Comment: Re:LT LP (Score 1) 387

by t0rkm3 (#48168277) Attached to: Torvalds: I Made Community-Building Mistakes With Linux

Or, it replicates the insanity of the Mac laptop.

For example, certain USB devices can cause the boot system to fall apart, not something I would like to see replicated in the Linux world. Tight integration sounds nice, and makes for easy argumentation.... but it's really the same old shit with new polish. People have been selling soup-to-nuts integration since the dawn of computing. What did it get us? Fucked.

If you don't like how the loosely coupled system is working, then fix it, optimize it. Don't tie it together so tightly that you create new, and likely catastrophic problems.

(typing this on a MacBook Pro, provided by my employer.)

Comment: Re:Money money money (Score 1) 163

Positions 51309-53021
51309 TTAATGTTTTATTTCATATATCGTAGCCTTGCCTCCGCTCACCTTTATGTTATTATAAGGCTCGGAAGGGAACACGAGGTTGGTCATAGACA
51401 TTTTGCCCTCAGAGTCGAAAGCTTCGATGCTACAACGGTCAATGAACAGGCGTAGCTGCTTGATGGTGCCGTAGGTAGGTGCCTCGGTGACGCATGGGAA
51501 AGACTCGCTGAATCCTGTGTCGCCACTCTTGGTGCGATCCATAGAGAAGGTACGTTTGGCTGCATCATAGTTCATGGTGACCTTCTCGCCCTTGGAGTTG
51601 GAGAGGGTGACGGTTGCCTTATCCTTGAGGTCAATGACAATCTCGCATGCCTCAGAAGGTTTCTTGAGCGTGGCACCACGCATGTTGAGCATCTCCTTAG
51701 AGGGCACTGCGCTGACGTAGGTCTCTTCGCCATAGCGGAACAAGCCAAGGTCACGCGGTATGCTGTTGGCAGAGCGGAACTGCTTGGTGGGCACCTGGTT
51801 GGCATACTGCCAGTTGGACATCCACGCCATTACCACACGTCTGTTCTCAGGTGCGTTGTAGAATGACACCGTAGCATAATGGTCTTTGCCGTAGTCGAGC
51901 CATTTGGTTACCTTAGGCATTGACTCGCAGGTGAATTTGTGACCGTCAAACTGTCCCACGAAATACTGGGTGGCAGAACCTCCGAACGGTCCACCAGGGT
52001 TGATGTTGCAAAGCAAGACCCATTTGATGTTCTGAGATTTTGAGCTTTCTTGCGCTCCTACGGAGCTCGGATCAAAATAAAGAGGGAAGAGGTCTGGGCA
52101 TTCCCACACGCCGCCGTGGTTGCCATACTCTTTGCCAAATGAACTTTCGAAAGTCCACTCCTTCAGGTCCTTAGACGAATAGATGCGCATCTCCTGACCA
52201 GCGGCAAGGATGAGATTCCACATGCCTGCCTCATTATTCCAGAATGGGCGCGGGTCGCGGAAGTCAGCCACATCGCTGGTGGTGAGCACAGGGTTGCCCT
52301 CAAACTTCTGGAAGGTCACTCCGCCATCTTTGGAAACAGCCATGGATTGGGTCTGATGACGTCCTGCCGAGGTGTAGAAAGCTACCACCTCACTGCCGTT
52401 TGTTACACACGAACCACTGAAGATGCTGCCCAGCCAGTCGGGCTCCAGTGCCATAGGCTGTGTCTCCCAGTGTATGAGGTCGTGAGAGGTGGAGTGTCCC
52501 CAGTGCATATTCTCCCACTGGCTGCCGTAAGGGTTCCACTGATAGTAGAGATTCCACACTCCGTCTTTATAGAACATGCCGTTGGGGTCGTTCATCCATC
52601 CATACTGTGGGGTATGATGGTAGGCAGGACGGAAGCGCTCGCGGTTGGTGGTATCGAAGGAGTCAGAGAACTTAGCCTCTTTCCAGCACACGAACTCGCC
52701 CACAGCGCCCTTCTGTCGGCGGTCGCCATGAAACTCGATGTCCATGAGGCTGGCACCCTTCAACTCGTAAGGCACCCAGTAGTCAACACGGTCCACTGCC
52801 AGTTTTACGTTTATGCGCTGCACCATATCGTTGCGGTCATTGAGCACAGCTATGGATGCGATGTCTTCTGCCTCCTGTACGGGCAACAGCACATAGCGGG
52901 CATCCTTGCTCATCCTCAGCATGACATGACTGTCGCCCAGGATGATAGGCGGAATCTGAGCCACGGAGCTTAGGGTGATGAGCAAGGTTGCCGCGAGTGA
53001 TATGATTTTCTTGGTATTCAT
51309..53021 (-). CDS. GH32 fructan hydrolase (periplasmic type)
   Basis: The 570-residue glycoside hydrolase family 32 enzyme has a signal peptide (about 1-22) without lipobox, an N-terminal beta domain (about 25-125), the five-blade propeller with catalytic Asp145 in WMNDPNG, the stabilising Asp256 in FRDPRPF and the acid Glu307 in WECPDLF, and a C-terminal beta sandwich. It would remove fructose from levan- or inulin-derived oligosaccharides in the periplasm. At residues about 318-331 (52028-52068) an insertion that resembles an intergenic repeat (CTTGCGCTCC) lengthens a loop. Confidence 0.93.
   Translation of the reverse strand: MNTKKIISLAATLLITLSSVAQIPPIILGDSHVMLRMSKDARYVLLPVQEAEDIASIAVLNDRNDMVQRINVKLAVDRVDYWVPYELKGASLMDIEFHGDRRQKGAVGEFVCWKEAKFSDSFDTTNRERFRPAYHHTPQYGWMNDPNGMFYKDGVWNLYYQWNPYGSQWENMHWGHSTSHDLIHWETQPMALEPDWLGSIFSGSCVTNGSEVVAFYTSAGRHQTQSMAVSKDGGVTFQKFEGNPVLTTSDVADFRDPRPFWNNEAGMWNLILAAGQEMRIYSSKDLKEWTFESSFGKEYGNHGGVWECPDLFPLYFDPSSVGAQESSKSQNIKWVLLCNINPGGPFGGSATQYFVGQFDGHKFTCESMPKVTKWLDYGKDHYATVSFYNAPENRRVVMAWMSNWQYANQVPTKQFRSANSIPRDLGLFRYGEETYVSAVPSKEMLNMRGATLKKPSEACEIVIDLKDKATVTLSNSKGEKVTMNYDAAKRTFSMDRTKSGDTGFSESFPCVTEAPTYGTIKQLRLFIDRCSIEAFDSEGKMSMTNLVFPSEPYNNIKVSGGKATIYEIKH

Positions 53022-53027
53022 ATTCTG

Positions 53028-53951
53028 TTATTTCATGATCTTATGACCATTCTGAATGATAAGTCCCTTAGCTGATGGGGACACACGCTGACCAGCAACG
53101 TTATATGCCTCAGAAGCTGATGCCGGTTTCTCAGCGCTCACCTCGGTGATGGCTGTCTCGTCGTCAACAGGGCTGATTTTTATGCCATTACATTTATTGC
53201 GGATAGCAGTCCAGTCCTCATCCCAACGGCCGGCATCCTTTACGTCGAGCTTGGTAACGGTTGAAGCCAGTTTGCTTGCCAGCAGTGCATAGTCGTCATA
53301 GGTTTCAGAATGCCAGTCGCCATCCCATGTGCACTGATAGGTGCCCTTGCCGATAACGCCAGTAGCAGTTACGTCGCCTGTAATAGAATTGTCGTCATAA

by t0rkm3 (#46678645) Attached to: It's Time To Plug the Loopholes In Pipeline Regulation

Given that the spill was 1200 gallons... I may have seriously botched the math, but I think that equates to about 145m of pipeline. Given that the company manages 15000miles of pipeline, 145m between shut-off measures sounds pretty good.

It's not pretty for the neighborhood, but it really is small potatoes.

Comment: Re:Domes (Score 2) 139

That's kind of the problem... So, when your power is out for ten days and your basement is below the overly saturated water table and the sump pump can't run.... you end up with 18 inches of water. Just happened, we have 2500sqf basement that is 10' below the ground line... which puts the lowest point 5ft below the water table. Torrential rain and a power outage gave us 18 inches of water that it took 4 sump pumps most of the day to clear.

So? As a home owner... who wants that shit? Most don't. I've only ever seen 1 other basement larger in OK, and I was visiting to help my dad with finding the clog in the sump line.